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Showing blog posts by Brian Finnegan

A Global Supply Chain Still Built on Worker Misery: The Garment Industry in Bangladesh

A Global Supply Chain Still Built on Worker Misery: The Garment Industry in Bangladesh

Nearly five years after the torture and assassination of Bangladeshi labor leader Aminul Islam, the country's garment-sector employers and the government continue to persecute workers who try to exercise basic rights. In the three weeks since a December strike to protest the paltry $68 per month minimum wage, garment employers and the government have again shown their hostility toward workers and their rights. At that wage, workers in Dhaka would need to spend 60% of their income solely to rent substandard housing in a slum, leaving little to live on in a city about as expensive as Montreal (where the minimum wage is more than ten times higher).

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Workers at Global Labor Meeting Protest the Removal of Brazil's Democratically Elected President

Workers at Global Labor Meeting Protest the Removal of Brazil's Democratically Elected President

Workers from many countries this week made clear they reject the process in Brazil to remove democratically elected president Dilma Rousseff. Workers from around the world unite every June at the annual International Labor Conference in Geneva, Switzerland, to debate with governments and employers and defend workers' rights. While this year's meetings have focused on improving wages and conditions in global supply chains, worker delegations took the opportunity to make their opinions known when the interim government of Brazil's minister of labor began to address the plenary on Wednesday.

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Black Trade Unionists Call on Obama to Condemn Coup and Support Brazil’s Democratically Elected Government

Black Trade Unionists Call on Obama to Condemn Coup and Support Brazil’s Democratically Elected Government

On May 29, the 45th annual convention of the Coalition of Black Trade Unionists voted unanimously to support democracy and denounce what activists around the world are calling a legislative coup in Brazil. President Dilma Rouseff, re-elected by 54 million Brazilians in 2014, was leading the fourth consecutive Workers’ Party government, whose policies had lifted more than 40 million people out of poverty in the majority black nation, the largest black country outside of Africa.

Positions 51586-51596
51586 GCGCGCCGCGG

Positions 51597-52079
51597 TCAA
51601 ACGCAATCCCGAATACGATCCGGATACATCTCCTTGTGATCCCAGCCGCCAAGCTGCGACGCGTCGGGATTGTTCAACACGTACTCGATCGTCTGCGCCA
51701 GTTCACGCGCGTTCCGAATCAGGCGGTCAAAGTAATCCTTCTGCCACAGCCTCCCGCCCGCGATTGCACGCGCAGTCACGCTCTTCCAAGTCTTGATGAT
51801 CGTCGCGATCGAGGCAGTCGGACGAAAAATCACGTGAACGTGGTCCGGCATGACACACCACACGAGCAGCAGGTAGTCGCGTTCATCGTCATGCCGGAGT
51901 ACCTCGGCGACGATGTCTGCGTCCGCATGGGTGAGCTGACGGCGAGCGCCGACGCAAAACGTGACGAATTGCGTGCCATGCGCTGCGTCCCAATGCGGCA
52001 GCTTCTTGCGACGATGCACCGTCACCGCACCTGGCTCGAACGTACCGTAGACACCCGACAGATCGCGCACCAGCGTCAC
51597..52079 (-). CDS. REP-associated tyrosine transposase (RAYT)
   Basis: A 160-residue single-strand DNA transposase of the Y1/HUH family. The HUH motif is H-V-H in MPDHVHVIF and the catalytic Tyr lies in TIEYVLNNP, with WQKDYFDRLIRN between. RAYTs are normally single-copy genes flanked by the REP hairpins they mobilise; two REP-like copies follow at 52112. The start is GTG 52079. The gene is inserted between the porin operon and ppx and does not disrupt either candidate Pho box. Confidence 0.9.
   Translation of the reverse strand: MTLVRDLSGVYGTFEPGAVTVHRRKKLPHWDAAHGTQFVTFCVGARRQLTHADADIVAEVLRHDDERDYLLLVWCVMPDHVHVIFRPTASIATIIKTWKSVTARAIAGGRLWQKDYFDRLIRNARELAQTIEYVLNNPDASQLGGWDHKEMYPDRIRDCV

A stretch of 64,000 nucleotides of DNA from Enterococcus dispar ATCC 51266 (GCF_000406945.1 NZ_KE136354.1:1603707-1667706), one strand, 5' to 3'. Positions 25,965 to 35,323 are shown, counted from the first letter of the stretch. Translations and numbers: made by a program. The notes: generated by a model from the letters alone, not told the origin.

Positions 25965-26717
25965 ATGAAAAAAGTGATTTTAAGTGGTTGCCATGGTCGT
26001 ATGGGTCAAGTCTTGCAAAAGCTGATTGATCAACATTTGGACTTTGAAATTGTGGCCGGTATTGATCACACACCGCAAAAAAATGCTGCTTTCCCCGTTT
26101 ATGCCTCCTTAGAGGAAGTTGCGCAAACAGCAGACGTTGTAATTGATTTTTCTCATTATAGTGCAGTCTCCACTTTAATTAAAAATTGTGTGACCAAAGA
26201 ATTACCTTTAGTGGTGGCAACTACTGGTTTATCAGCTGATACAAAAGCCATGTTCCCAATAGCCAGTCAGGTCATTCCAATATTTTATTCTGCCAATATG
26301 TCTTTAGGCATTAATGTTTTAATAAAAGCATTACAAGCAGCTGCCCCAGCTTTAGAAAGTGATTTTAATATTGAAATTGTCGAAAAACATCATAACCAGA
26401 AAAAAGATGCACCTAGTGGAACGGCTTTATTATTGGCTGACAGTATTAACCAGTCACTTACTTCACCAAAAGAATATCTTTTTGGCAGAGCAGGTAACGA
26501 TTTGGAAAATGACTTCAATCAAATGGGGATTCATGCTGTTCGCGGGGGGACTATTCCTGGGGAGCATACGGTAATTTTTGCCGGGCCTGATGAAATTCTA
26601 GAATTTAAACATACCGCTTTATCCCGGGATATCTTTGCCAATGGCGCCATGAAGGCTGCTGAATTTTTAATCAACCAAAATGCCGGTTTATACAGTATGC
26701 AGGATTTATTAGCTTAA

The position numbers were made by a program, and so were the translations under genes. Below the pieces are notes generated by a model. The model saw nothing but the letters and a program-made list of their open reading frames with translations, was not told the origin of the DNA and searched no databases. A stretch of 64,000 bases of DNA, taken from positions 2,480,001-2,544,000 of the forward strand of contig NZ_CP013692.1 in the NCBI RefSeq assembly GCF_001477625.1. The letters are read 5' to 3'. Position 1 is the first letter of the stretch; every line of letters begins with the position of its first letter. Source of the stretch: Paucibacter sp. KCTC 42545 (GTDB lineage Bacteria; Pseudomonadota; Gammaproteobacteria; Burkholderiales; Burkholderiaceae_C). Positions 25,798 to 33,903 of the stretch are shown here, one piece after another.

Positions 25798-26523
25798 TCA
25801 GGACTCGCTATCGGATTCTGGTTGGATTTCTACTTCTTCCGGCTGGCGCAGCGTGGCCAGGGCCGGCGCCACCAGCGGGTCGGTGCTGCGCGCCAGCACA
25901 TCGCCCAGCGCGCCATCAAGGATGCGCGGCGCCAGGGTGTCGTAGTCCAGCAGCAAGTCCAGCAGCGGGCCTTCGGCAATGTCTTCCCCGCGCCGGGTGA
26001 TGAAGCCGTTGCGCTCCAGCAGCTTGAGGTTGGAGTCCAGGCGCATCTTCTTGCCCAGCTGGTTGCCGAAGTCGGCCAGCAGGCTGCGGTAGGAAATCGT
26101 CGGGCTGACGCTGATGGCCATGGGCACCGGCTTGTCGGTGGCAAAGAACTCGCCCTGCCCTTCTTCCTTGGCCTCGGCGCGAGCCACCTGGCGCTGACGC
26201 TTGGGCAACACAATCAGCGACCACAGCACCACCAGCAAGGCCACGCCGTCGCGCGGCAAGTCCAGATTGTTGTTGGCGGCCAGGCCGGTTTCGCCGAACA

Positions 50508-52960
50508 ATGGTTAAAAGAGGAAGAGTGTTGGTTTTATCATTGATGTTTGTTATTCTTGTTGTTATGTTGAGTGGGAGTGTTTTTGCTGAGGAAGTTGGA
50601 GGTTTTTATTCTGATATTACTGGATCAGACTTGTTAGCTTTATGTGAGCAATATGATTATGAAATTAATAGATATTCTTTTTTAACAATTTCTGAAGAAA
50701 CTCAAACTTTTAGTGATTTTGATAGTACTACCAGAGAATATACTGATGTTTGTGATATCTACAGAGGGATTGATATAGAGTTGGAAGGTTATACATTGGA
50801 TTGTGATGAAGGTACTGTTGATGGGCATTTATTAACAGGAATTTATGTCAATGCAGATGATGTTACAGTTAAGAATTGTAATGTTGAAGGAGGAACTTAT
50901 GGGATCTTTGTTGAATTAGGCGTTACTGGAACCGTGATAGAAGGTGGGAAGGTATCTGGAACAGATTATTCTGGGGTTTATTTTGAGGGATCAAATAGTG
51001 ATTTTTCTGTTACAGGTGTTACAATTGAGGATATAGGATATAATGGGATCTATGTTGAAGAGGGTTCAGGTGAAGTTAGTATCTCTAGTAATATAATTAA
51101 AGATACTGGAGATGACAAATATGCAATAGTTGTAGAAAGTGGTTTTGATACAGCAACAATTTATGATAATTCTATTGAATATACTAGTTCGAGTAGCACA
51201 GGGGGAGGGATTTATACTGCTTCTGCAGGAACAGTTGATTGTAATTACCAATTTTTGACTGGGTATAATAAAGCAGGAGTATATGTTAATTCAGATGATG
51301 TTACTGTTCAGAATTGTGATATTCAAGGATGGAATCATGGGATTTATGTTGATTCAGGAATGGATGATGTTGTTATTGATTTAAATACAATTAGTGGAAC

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AFL-CIO Stands with Brazilian Workers and Democracy

Photo courtesy Wikipedia

Over the last few months, right-wing forces in Brazil have seized the opening created by a failing economy and corruption investigations involving all political parties to suspend a democratically elected president. The politicians leading the effort to remove the president are implicated in multimillion-dollar scandals. Ironically, there are no corruption or other criminal charges against the president, Dilma Rousseff.

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Family and Allies of Berta Cáceres Remember Her Life and Continue Her Struggle

Family and Allies of Berta Cáceres Remember Her Life and Continue Her Struggle

Like many who speak up in Honduras, indigenous leader Berta Cáceres was murdered for her activism. She was repeatedly threatened and eventually murdered just before midnight on March 2. Since 1993, Cáceres worked to build a democratic, just and sustainable Honduras. More than a month after her assassination, there is little reason to believe that the Honduran government is handling the investigation properly or addressing the causes of this and many other acts of violence against human rights defenders. As a reminder to those in positions of power to bring justice to Honduras, and in Berta’s honor, the Cáceres family, movement leaders and allies of COPINH, the organization she founded, marched yesterday in Washington, D.C., from the World Bank to the Inter-American Commission on Human Rights.

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Honduran Leader Berta Cáceres Murdered in the Midst of a Life of Defending Her Community

In her life and in her death at the hands of assassins this week, Berta Cáceres, a leader in Honduran struggles for social justice, exemplifies the difficult choices that so many Central American communities have faced over the past 40 years. When the region was torn by Cold War struggles and civil war, Cáceres' family gave shelter and support to those fleeing the violence in El Salvador. As a tenuous peace was achieved, and many Hondurans faced poverty and violations of their rights, she went on to study and emerged as a leader for the rights of the Lenca people to stay on their land and sustain their rural communities, rather than migrate to cities that have become some of the most violent in the world or to the United States seeking safety and opportunity for decent work and better lives for their children.

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How the Colombian Government Keeps Afro-Colombians Poor

Photo courtesy Ronald Dueñas on Flickr

The country's armed conflict has been used by the Colombian government for decades to systematically deny basic labor and human rights. This crisis disproportionately impacts the Afro-Colombian population. A recent trade union delegation to the nation documented how Afro-Colombians have been excluded from economic growth. Despite acknowledging the persistence of racial discrimination and the historic causes of the marginalization, poverty and vulnerability experienced by Afro-Colombians, the government has not taken effective action to address these systemic problems.

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